- CA3: Finding suspect near bank that was just robbed generally matching description but with short sleeves in winter was RS
- CA9: UA in prison is reasonable
- Boston CBS: Justice Department: Springfield Police Narcotics Bureau Regularly Used Excessive Force
- Gizmodo: Law Enforcement Is Buying Its Way Into Our Breaches
- MT: Field test of seized drugs is a reasonable search
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"If it was easy, everybody would be doing it. It isn't, and they don't."
“I am still learning.”
—Domenico Giuntalodi (but misattributed to Michelangelo Buonarroti (common phrase throughout 1500's)).
"Love work; hate mastery over others; and avoid intimacy with the government."
—Shemaya, in the Thalmud
"A system of law that not only makes certain conduct criminal, but also lays down rules for the conduct of the authorities, often becomes complex in its application to individual cases, and will from time to time produce imperfect results, especially if one's attention is confined to the particular case at bar. Some criminals do go free because of the necessity of keeping government and its servants in their place. That is one of the costs of having and enforcing a Bill of Rights. This country is built on the assumption that the cost is worth paying, and that in the long run we are all both freer and safer if the Constitution is strictly enforced."
—Williams v. Nix, 700 F. 2d 1164, 1173 (8th Cir. 1983) (Richard Sheppard Arnold, J.), rev'd Nix v. Williams, 467 US. 431 (1984).
"The criminal goes free, if he must, but it is the law that sets him free. Nothing can destroy a government more quickly than its failure to observe its own laws, or worse, its disregard of the charter of its own existence."
—Mapp v. Ohio, 367 U.S. 643, 659 (1961).
"Any costs the exclusionary rule are costs imposed directly by the Fourth Amendment."
—Yale Kamisar, 86 Mich.L.Rev. 1, 36 n. 151 (1987).
"There have been powerful hydraulic pressures throughout our history that bear heavily on the Court to water down constitutional guarantees and give the police the upper hand. That hydraulic pressure has probably never been greater than it is today."
— Terry v. Ohio, 392 U.S. 1, 39 (1968) (Douglas, J., dissenting).
"The great end, for which men entered into society, was to secure their property."
—Entick v. Carrington, 19 How.St.Tr. 1029, 1066, 95 Eng. Rep. 807 (C.P. 1765)
"It is a fair summary of history to say that the safeguards of liberty have frequently been forged in controversies involving not very nice people. And so, while we are concerned here with a shabby defrauder, we must deal with his case in the context of what are really the great themes expressed by the Fourth Amendment."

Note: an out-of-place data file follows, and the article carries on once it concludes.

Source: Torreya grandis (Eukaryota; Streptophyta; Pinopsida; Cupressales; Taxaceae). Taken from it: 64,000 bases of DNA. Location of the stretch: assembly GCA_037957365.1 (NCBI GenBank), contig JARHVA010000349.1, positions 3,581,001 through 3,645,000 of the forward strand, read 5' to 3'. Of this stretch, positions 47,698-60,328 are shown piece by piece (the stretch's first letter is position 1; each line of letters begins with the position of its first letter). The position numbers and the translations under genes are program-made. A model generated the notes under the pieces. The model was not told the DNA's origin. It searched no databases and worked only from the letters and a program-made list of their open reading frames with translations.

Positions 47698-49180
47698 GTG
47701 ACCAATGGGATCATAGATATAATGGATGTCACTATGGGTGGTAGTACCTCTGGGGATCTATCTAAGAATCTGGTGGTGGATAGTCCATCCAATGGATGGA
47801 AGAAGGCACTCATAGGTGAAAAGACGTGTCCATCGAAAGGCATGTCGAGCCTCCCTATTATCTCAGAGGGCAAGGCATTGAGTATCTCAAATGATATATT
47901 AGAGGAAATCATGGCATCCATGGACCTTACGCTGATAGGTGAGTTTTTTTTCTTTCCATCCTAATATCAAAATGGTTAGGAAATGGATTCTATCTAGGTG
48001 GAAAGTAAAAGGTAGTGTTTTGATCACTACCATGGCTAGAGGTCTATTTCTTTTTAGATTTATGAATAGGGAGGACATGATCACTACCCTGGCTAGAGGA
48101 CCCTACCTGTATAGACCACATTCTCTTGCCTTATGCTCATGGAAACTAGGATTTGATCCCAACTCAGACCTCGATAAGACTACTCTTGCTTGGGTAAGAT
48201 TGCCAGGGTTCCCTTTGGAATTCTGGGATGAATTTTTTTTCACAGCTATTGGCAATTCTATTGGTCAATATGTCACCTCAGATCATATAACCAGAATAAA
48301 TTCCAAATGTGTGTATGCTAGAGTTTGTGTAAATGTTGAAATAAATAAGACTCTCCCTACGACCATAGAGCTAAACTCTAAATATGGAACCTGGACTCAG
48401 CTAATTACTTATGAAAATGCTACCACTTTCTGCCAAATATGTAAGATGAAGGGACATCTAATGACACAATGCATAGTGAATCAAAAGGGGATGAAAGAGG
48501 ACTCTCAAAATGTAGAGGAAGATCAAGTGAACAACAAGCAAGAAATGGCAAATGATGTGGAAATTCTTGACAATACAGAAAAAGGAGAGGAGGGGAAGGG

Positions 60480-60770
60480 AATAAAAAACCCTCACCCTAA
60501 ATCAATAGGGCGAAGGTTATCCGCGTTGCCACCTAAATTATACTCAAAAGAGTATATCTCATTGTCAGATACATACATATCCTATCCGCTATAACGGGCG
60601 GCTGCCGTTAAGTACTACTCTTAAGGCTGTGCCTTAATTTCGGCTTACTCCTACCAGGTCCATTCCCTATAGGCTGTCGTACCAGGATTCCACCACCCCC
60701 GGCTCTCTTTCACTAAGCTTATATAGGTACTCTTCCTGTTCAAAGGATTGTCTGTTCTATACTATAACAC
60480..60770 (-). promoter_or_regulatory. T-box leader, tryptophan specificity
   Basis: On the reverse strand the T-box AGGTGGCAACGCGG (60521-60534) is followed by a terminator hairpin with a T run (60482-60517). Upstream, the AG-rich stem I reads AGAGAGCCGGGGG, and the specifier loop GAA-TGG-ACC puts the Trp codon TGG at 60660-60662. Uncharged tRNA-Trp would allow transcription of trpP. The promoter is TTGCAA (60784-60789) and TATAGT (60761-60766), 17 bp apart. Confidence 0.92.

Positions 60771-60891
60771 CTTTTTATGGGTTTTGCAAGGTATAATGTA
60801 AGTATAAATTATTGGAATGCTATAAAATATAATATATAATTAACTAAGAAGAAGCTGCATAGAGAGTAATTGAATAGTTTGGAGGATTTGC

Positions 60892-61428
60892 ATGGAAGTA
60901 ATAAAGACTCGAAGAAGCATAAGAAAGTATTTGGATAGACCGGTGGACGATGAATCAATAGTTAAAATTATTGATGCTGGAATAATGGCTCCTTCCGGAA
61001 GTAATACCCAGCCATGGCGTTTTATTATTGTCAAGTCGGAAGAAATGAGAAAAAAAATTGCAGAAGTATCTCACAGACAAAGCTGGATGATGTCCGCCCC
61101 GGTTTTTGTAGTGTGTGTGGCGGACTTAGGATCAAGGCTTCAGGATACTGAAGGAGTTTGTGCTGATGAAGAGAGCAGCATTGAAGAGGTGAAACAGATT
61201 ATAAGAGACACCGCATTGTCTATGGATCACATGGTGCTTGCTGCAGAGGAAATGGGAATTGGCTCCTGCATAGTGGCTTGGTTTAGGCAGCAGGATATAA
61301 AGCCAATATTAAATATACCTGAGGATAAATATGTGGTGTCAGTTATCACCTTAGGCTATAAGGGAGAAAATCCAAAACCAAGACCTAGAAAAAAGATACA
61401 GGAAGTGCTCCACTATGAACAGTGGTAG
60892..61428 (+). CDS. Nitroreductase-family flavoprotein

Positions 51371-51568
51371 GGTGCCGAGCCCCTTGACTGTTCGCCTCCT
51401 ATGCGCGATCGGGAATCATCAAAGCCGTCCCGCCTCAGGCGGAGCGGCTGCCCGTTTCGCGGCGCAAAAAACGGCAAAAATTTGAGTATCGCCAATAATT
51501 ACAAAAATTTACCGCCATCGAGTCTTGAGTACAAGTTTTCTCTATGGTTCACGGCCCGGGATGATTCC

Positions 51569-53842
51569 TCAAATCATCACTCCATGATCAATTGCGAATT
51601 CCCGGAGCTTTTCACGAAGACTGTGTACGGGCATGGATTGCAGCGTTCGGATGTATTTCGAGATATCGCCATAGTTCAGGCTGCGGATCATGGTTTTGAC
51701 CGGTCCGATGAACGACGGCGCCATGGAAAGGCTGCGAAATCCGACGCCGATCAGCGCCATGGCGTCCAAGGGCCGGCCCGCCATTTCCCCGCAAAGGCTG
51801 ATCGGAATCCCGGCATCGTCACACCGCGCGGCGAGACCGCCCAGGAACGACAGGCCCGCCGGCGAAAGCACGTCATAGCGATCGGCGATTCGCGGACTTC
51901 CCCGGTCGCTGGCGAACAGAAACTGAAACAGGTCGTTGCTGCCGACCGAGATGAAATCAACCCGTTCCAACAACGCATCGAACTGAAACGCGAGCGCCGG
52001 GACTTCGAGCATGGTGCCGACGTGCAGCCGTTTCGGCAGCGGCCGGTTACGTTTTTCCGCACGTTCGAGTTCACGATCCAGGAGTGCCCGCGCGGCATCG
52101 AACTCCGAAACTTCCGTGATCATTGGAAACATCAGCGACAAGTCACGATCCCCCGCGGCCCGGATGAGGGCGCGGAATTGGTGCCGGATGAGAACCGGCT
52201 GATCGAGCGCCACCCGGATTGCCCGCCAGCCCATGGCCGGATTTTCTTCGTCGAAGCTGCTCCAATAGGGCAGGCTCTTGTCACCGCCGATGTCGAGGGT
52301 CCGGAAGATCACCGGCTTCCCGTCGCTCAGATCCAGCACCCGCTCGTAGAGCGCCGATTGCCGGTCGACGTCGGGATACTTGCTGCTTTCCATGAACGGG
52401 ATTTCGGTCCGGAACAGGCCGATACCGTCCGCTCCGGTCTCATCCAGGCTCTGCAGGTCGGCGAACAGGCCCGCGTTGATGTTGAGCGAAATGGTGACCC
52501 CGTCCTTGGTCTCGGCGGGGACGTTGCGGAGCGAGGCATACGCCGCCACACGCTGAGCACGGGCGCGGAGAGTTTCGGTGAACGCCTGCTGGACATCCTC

—United States v. Rabinowitz, 339 U.S. 56, 69 (1950) (Frankfurter, J., dissenting)
"The course of true law pertaining to searches and seizures, as enunciated here, has not–to put it mildly–run smooth."
—Chapman v. United States, 365 U.S. 610, 618 (1961) (Frankfurter, J., concurring).
"A search is a search, even if it happens to disclose nothing but the bottom of a turntable."
—Arizona v. Hicks, 480 U.S. 321, 325 (1987)
"For the Fourth Amendment protects people, not places. What a person knowingly exposes to the public, even in his own home or office, is not a subject of Fourth Amendment protection. ... But what he seeks to preserve as private, even in an area accessible to the public, may be constitutionally protected."
—Katz v. United States, 389 U.S. 347, 351 (1967)
“Experience should teach us to be most on guard to protect liberty when the Government’s purposes are beneficent. Men born to freedom are naturally alert to repel invasion of their liberty by evil-minded rulers. The greatest dangers to liberty lurk in insidious encroachment by men of zeal, well-meaning but without understanding.”
—United States v. Olmstead, 277 U.S. 438, 479 (1925) (Brandeis, J., dissenting)
“Liberty—the freedom from unwarranted intrusion by government—is as easily lost through insistent nibbles by government officials who seek to do their jobs too well as by those whose purpose it is to oppress; the piranha can be as deadly as the shark.”
—United States v. $124,570, 873 F.2d 1240, 1246 (9th Cir. 1989)
"You can't always get what you want / But if you try sometimes / You just might find / You get what you need."
—Mick Jagger & Keith Richards